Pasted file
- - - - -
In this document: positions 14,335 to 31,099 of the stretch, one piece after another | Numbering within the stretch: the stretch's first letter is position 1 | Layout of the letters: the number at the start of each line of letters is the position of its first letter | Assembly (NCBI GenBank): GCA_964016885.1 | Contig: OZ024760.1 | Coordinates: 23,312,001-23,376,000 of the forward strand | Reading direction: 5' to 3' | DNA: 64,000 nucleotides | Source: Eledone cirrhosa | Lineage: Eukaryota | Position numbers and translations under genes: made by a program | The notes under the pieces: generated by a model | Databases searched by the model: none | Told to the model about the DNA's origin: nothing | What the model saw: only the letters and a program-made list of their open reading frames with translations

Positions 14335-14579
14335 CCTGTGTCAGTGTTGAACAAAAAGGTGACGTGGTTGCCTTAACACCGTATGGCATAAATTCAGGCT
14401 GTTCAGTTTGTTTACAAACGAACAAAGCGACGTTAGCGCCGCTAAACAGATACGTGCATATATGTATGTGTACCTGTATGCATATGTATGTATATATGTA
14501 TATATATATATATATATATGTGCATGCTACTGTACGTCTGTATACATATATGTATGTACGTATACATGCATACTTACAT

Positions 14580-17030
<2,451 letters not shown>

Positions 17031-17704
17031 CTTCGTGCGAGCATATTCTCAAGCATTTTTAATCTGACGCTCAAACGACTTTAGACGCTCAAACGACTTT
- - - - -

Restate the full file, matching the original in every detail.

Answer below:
In this document: positions 14,335 to 31,099 of the stretch, one piece after another | Numbering within the stretch: the stretch's first letter is position 1 | Layout of the letters: the number at the start of each line of letters is the position of its first letter | Assembly (NCBI GenBank): GCA_964016885.1 | Contig: OZ024760.1 | Coordinates: 23,312,001-23,376,000 of the forward strand | Reading direction: 5' to 3' | DNA: 64,000 nucleotides | Source: Eledone cirrhosa | Lineage: Eukaryota | Position numbers and translations under genes: made by a program | The notes under the pieces: generated by a model | Databases searched by the model: none | Told to the model about the DNA's origin: nothing | What the model saw: only the letters and a program-made list of their open reading frames with translations

Positions 14335-14579
14335 CCTGTGTCAGTGTTGAACAAAAAGGTGACGTGGTTGCCTTAACACCGTATGGCATAAATTCAGGCT
14401 GTTCAGTTTGTTTACAAACGAACAAAGCGACGTTAGCGCCGCTAAACAGATACGTGCATATATGTATGTGTACCTGTATGCATATGTATGTATATATGTA
14501 TATATATATATATATATATGTGCATGCTACTGTACGTCTGTATACATATATGTATGTACGTATACATGCATACTTACAT

Positions 14580-17030
<2,451 letters not shown>

Positions 17031-17704
17031 CTTCGTGCGAGCATATTCTCAAGCATTTTTAATCTGACGCTCAAACGACTTTAGACGCTCAAACGACTTT